Wells Fargo Goes All In On Downtown East Plan

Wells Fargo Goes All In On Downtown East Plan

The company officially signed on to the deal, and its new downtown Minneapolis office towers are expected to house up to 5,000 employees.

After months of discussion about the project, San Francisco-based Wells Fargo & Company announced Thursday that it has made a formal commitment to Minneapolis-based Ryan Companies US, Inc.’s ambitious redevelopment plan for Minneapolis' Downtown East area.

Wells Fargo will ultimately own two connected office towers with 1.1 million square feet, enough room for 5,000 employees.

“The investment in this project—more than $300 million—represents our continued commitment to downtown Minneapolis and to the state of Minnesota,” Dave Kvamme, CEO of Wells Fargo’s Minnesota operations, said in a statement. “We look forward to finalizing the plans and creating this additional space to better accommodate our teams, and add to the vibrancy that the Ryan project will bring for the east side of downtown.”

The plan will allow Wells Fargo to relocate some employees and provide space for growth. The company currently has 7,000 employees in 14 buildings in downtown Minneapolis. The financial giant ranks as one of the largest corporate employers in the state with more than 20,000 employees in Minnesota.

But it is not yet clear which buildings Wells Fargo employees will be leaving to move into the new towers.

“No decisions have been made about which Wells Fargo team members will office in those buildings,” Peggy Gunn, Wells Fargo spokeswoman, told Twin Cities Business.

“I couldn’t be happier,” said Minneapolis Mayor R.T. Rybak, who will leave office in less than two weeks at the conclusion of his third and final term.

Rybak told Twin Cities Business that the deal can be traced back about two years when Wells Fargo executives met with him and Minneapolis City Council President Barbara Johnson to say that they were seeking a “campus location,” but assumed that they had to go to the suburbs to find a site that would work.

Rybak said that he suggested options in Minneapolis, including the land owned by the Star Tribune.

“I pointed them in the Star Tribune’s direction. We said that we could do a campus right next to the new stadium,” Rybak said.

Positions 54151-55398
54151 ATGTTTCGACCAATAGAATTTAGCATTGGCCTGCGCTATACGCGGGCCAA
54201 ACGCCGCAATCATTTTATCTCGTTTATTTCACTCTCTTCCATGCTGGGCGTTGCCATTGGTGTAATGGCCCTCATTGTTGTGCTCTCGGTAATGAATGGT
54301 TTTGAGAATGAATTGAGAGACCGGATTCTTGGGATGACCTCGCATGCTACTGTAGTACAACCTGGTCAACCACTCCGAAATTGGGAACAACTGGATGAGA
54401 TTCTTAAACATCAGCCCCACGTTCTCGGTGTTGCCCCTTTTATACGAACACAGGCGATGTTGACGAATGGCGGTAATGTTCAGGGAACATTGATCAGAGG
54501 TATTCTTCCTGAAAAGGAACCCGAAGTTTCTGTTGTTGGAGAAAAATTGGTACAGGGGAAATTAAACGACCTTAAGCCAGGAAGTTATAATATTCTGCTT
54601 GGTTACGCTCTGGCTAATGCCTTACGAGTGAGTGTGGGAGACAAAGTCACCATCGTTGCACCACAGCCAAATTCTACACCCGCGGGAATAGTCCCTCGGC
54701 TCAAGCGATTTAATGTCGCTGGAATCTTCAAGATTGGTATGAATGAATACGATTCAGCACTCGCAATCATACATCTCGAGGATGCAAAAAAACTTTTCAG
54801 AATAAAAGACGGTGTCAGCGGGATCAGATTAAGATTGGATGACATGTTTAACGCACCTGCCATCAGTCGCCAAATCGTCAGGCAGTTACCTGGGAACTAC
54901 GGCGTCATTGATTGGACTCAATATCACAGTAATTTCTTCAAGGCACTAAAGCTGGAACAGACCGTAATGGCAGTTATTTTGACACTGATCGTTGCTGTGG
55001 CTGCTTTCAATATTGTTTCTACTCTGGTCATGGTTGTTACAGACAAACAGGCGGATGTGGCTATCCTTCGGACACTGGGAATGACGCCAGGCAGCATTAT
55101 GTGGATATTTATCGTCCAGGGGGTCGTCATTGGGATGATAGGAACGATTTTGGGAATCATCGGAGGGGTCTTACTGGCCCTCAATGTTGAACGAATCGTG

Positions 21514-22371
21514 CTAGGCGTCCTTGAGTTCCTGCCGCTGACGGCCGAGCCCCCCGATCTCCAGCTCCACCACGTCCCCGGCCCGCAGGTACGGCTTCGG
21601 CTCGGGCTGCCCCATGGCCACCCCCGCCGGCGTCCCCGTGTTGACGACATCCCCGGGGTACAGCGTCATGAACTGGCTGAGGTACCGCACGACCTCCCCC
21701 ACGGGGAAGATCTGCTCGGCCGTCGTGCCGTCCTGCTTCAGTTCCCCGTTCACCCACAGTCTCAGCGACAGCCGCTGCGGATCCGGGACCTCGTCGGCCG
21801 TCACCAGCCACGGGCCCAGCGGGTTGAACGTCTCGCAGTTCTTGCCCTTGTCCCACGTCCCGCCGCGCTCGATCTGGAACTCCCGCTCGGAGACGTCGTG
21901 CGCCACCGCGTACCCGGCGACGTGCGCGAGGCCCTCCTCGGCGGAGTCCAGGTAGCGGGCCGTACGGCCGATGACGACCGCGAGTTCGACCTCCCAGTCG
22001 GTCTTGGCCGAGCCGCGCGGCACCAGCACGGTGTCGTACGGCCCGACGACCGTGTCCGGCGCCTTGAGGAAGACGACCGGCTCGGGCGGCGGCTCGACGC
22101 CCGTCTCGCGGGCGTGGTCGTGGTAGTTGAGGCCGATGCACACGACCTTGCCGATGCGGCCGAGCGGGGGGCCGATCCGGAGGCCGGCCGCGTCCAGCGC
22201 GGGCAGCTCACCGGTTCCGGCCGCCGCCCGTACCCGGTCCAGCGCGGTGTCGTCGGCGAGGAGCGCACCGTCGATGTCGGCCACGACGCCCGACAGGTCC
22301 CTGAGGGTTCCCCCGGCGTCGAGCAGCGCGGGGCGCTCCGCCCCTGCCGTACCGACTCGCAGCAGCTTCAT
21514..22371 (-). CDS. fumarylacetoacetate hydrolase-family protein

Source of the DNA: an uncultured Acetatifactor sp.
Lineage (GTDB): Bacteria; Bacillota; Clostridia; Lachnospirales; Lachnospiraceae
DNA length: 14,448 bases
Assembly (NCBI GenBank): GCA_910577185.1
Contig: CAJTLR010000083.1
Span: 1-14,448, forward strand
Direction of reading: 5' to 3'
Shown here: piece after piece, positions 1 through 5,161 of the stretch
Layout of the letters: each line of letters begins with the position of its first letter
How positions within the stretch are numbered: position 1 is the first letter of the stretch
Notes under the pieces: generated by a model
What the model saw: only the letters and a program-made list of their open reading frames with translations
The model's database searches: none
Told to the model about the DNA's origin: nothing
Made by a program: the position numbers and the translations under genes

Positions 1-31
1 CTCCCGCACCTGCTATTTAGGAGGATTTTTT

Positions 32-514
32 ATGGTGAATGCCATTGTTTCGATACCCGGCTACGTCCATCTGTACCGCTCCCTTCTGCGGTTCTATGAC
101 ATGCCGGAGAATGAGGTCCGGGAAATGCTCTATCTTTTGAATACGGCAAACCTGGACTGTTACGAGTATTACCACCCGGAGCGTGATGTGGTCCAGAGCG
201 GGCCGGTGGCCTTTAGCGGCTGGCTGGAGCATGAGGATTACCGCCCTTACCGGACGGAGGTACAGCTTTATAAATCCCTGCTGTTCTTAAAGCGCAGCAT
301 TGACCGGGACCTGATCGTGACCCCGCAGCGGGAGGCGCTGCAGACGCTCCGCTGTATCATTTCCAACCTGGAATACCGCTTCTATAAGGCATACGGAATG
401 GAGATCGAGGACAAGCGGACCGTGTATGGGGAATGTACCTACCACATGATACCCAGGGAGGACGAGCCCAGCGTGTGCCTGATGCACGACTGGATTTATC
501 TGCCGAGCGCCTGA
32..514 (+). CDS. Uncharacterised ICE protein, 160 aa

Ryan Companies has proposed to buy five contiguous blocks of land from the Star Tribune to make way for a redevelopment topping $400 million in project costs that will include the office towers, new residential units, parking to accommodate office workers and visitors to the new Minnesota Vikings stadium, and a new city park. Construction of the new project is slated to begin in the spring of 2014.

The Minneapolis City Council approved the plan on December 13. The city is financing approximately $57.6 million in project costs for the parking ramps and the city park through the sale of general obligation bonds.

Ryan officials have previously said that they plan to acquire the land from the Star Tribune on December 27.

The Star Tribune would then lease back office space at its headquarters at 425 Portland Avenue for an unspecified time until the newspaper publisher moves its operations to a new, leased location in downtown Minneapolis. The newspaper’s main building stands on land slated for the future public park.

Last week, three critics of the Ryan plan filed a lawsuit taking issue with the financing of the project. The three plaintiffs are Stephanie Woodruff, Dan Cohen, and Paul Ostrow. Woodruff and Cohen both ran for Minneapolis mayor’s office this year; Cohen and Ostrow both served on the Minneapolis City Council.

Hennepin County judge Mel Dickstein dismissed four of the suit’s five counts last week, but lawyers are still wrangling over one remaining issue: resolving whether the city can legally establish a park. According to the term sheet for the deal, the city is slated to pay Ryan $20 million for the urban park.